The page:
HISTORY OF THE PALACE OF CASERTA
The world biggest royal palace that changed the world architecture
“The Royal Palace , the crowning achievement of Luigi Vanvitelli, anticipated the external appearance of 18th century buildings whilst at the same time representing the swan song of the spectacular art of the Baroque, from which it adopted all the features needed to create the illusion of multidirectional space”
19 July 1996, Unesco’s nomination for the World’s Heritage List unesco.org
Designed by Luigi Vanvitelli in 1752, the magniﬁcent Royal Palace of Caserta was created to be the core of a new capital city of the kingdom.Even before ascending the throne in 1734, Charles wanted to realize an administrative centre as an alternative to Naples, because the city is located close the the sea, and this represent a risk of invasion, while the feud of Caserta was the perfect solution to these problems. So King Charles bought it in 1750 from the Prince Michelangelo Caetani di Sermoneta, for the amount of 489.393 ducats. The design of the Royal Palace was committed to Luigi Vanvitelli, at the time the ﬁrst architect of the Factory of San Pietro in Vaticano. The works were solemnly inaugurated on the 20th of January 1752, the same day of the king’s birthday.The original design of the palace already included the Park, but its realization started only one year later, in 1753, and took more than fifty years to be completed.During the ﬁrst phase, between 1753 and 1773, the Caroline Aqueduct was realized,because it was necessary for the water supply of the Palace and the new capital city.The aqueduct,an amazing piece of engineering that goes through an itinerary of 38 Km,was completed around the 1770.
After 1773, when Vanvitelli died, the works stopped for 4 years. In 1777 his son Carlo, now director of the works, showed to the new king Ferdinand IV a new project, a simplified version of his father’s design. Indeed, economic difﬁculties and the needs to complete the works quickly forced the reduction of the number of fountains in the second part of the Park. However Luigi Vanvitelli’s design was kept unchanged in the general shape,especially the most prominent thing of its project: the spectacular 3.3km canal of fountains and basins ending with the amazing waterfall.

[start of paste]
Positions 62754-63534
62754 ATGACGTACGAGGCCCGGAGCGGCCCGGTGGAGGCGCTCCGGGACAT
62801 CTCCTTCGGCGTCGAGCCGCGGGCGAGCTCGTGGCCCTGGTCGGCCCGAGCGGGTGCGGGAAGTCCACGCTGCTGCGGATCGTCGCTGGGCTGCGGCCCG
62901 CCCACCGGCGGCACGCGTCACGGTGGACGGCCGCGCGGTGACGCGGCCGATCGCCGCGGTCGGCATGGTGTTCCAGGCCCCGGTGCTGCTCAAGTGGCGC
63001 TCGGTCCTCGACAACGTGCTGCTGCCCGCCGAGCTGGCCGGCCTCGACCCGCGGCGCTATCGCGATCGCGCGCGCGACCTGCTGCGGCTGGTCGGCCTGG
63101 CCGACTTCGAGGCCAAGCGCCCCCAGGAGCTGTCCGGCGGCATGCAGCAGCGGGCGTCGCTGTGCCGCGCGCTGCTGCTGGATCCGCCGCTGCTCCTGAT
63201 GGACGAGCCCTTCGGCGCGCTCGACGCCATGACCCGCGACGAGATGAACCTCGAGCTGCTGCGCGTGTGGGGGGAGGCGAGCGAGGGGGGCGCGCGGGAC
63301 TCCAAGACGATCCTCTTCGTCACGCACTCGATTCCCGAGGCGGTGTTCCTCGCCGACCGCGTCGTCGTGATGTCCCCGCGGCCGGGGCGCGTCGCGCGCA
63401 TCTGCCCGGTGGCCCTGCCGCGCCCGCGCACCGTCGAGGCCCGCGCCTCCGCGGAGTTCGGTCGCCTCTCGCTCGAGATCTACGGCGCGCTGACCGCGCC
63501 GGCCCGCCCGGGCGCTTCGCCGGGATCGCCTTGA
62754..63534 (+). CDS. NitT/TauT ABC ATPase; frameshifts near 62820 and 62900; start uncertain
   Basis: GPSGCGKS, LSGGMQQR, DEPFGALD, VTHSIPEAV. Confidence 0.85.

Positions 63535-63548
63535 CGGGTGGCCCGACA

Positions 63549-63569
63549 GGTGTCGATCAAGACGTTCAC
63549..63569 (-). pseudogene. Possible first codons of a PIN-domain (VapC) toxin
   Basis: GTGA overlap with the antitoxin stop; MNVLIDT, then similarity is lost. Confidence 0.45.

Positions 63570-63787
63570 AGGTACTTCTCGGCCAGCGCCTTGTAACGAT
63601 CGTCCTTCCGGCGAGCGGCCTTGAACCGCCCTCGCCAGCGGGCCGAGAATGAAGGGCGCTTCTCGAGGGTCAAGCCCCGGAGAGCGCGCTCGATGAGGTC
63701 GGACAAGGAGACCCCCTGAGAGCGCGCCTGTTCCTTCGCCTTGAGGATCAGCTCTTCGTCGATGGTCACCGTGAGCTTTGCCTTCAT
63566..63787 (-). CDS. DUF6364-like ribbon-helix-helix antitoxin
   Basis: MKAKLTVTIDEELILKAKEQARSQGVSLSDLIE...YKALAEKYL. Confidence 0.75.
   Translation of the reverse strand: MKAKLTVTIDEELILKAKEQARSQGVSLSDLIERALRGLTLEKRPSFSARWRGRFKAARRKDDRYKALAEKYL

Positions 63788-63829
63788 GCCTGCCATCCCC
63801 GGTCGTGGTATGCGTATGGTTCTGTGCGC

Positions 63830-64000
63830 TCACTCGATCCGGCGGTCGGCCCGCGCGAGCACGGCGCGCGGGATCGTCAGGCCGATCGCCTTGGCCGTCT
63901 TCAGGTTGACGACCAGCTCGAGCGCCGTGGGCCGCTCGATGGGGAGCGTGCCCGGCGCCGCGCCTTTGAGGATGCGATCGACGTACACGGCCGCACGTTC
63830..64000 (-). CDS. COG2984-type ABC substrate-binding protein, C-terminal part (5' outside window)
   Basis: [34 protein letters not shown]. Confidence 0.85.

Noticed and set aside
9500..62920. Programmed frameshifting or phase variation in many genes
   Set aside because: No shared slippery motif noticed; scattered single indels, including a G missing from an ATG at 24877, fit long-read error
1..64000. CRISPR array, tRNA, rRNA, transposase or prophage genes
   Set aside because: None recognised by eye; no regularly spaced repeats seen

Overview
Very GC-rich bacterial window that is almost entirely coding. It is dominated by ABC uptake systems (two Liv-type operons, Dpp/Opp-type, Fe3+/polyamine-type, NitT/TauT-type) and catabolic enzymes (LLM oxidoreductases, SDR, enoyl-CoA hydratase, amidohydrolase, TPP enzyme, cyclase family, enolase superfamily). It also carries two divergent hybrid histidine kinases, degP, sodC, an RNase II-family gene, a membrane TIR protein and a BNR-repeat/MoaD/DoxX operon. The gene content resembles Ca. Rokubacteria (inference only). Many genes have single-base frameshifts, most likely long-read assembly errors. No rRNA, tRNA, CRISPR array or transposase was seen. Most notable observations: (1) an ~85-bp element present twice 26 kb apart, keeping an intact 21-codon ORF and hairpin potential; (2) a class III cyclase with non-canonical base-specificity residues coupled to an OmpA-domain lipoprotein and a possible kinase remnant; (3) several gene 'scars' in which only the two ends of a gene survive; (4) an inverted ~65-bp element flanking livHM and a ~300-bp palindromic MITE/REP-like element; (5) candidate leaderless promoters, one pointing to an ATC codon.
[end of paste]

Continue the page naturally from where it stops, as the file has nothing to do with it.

Read online the original Project of the Palace!
THE BOURBON ERA
The building site of the Reggia was initially slowed down by the abdication of the king and Charles of Bourbon for his transfer to the Spanish throne in 1759 and, subsequently, by the fact that his son Ferdinando wanted to finish the palace as soon as possible with the least possible expense.
The death of Luigi Vanvitelli in 1773, the economic crisis and various political events prevented the completion of the project
In 1780 the west side apartments once destined to the princes had been completed, and King Ferdinand I wanted to live there.
THE RULE BY NAPOLEON BONAPARTE AND JOACHIM MURAT
The Giuseppe Bonaparte era
During the Bonaparte domination there are no works carried out in the Royal Palace, but the splendid chairs and armchairs of the Alexander Room were brought by him from the Tuileries Palace.
The Joachim Murat era
With Gioacchino Murat, proclaimed king of Naples in July 1808, it seemed that the capital was revived under a rush of youth, in a heat of renewed hopes. And the history of the Royal Palace of Caserta was also affected. In December of the same year, the court architect, Antonio De Simone, gave the palace aides orders for the resumption of the work that had to be carried out no longer following the old directives, but according to the new style that triumphed in France.